Servants' News

March/April 1998

Six Reasons Why I Don’t Eat Unclean Meats

Sabbatarian Christians who adhere to the "Law of Clean and Unclean" Meats in Leviticus 11 are sometimes accused of being "arbitrary" in their decisions about which Old Testament laws are relevant to Christians under the New Covenant. For example, why do they consider some meats "unclean," but do not consider themselves "unclean" from touching a dead animal, bodily emissions, etc? Dialogues on the subject often degenerate down to a question of whose "proof-texts" are more relevant. Without trying to answer all of those questions, I offer below six practical and symbolic considerations that have convinced me that eating only those meats designated "clean" in the Scriptures is a wise choice.


1 In Mark 7, Jesus makes it clear that spiritual "cleanness" is not affected by what goes into your mouth and stomach. But does that mean God doesn’t care what you put in your body or how you take care of it?

By abstaining from those meats listed as unclean in the Bible, I make a statement about God: I believe God cares about the whole person: spirit, soul and body!

2 It seems logical to me that God would not provide such an elaborate categorization in Leviticus 11 of those animals which are clean vs. unclean unless the distinction had some basis in physical reality. Many of the animals labeled as "unclean" are primarily scavengers. They do not have the kind of multiple digestive system that the cud-chewers do, so the poisons that they consume go directly into their flesh. Only the unclean animals are regular hosts to such parasites as the trichina worm. Isn’t it amazing that almost every cookbook notes that you should always be extra careful to fully cook pork to a well-done state, but they never mention that their unspoken reason is—so that you will be sure to kill the trichina worms in their little cysts! It is an accepted fact that much of the pork in America, even with all our "modern" health precautions, probably contains trichina. Health authorities also warn against eating shell fish at certain times of year because they are poisonous then. They don’t bother to mention that the shellfish have the same scavenging habits all year long that causes this problem. Trichinosis and possible poisoning is bad enough, but the unclean animals are host also to much more serious problems for humans. The AIDS virus and other serious diseases may have been spread by humans eating contaminated monkeys and/or other unclean animals.

By abstaining from those animals listed as unclean in the Bible, I am making another statement about the nature of God: I do not believe God is capricious and arbitrary.

3 All of the same reasoning about "law and grace" which some attempt to apply to "do away" with the Sabbath and Holy Days is also used to "do away" with any notice of the distinction of unclean meats. By abstaining from unclean meats, I am making an effort to be consistent in the way I view the issues of law and grace:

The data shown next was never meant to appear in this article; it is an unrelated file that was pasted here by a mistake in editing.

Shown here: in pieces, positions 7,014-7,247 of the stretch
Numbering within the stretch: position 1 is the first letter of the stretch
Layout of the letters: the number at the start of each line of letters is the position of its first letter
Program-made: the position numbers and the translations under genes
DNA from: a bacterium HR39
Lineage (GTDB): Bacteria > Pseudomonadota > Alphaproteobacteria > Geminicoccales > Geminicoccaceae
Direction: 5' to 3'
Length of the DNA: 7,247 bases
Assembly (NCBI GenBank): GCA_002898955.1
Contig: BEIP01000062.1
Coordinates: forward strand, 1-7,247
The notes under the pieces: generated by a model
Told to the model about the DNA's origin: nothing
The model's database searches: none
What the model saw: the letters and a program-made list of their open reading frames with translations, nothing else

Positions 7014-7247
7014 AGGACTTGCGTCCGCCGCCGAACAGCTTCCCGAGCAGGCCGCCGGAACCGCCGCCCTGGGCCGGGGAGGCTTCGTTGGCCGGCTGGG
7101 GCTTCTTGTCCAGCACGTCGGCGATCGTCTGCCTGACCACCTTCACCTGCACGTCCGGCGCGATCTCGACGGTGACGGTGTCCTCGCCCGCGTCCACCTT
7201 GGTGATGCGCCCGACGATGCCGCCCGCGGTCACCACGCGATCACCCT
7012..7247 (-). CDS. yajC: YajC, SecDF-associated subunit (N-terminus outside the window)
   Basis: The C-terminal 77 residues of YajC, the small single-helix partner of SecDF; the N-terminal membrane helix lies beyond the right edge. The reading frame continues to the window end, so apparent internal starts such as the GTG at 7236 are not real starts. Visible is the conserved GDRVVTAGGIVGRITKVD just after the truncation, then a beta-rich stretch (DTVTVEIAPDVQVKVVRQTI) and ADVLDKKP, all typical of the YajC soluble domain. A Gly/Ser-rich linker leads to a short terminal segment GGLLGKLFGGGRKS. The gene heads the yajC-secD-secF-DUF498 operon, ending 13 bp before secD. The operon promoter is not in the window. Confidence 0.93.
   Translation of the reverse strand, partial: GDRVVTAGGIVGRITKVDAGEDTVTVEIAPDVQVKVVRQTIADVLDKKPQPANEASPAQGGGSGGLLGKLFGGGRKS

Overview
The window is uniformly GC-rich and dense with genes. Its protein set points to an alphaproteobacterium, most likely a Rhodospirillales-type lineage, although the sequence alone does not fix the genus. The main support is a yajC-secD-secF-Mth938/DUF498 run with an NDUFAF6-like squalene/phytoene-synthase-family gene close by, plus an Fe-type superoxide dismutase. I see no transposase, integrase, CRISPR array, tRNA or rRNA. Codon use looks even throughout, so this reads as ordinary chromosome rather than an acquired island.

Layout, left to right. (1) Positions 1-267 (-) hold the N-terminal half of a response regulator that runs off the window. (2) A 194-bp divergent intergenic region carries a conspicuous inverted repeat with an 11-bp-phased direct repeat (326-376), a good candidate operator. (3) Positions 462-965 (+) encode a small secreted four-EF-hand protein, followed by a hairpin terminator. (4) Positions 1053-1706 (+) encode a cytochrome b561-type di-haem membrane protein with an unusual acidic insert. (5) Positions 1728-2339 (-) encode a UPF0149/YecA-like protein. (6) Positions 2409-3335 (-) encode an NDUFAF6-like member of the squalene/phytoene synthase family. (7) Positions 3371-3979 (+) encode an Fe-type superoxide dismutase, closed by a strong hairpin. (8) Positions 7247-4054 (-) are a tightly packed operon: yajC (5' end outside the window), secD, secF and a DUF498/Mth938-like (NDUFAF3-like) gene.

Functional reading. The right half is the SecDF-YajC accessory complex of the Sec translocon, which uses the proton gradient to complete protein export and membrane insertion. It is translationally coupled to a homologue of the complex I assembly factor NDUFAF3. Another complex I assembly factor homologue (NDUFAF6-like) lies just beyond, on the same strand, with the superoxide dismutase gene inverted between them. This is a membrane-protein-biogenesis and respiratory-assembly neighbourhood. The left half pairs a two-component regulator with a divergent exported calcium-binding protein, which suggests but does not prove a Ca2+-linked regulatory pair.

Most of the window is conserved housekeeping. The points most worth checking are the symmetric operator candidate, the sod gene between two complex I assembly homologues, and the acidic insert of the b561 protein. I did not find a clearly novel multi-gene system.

What I eat or don’t eat doesn’t "earn" me salvation.

It doesn’t make me "more spiritual" than the next person.

It doesn’t "earn Brownie Points" with God.

It just makes sense to me to accept God’s word on what He created to be used for food.

4 God did not first make the distinction among animals known at Mount Sinai. Noah knew of the distinction centuries before the "Law" was given on Mount Sinai—and long before Israel (Jacob) started the family later known as the nation of Israel. Noah took seven pairs of each clean animal and only one pair of each unclean animal on the ark. I see no reason to think that the distinction was created just at the time of the Flood. It would seem most logical that it had been made at creation—Abel sacrificed animals. His sacrifice was acceptable to God. Given all the other evidence in scripture, I cannot imagine that he sacrificed a pig!

It makes sense to me that this distinction, which didn’t "start" with the giving of the Old Covenant, isn’t "ended" by the coming of the New.

5 Only clean animals were sacrificed to the Eternal. Sacrificial animals all represented Christ. Under the Law, sheep, goats, cattle, doves and pigeons were the only animals sacrificed. But Noah sacrificed one of every kind of clean animal at the end of the Flood, so in one way, you might say they all can represent Christ. Given:

a. The principle of sacrificing only clean animals

b. The fact that the priests and the people ate parts of the sacrifices

c. The fact that Jesus said his disciples are to "eat his flesh"

For me there is a symbolism in abstaining from unclean meats year around that is similar to the reason for eating unleavened bread during one season of the year—

Eating only clean meats represents for me "taking in" only the pure truth of Jesus, not feasting on a hodge-podge of false doctrines and pagan symbolism, and accepting and following false prophets and false messiahs.

6 No one really believes everything is good for food! We all have our own list of "abominable" foods—for most folks in America, that would include dogs, cats, horses, spiders, centipedes, etc. The reasoning of some folks on eating unclean meats is the same as it is for deciding to observe the pagan holidays—"I don’t have to keep any days God listed in the Bible... but I can keep other days for all my own reasons." Likewise, they may say, "I can eat anything I want to, but here’s the list of what I don’t want to."

I believe it makes sense to have my list of "abominable things" be the same as God’s rather than invent my own.

— Pam Dewey

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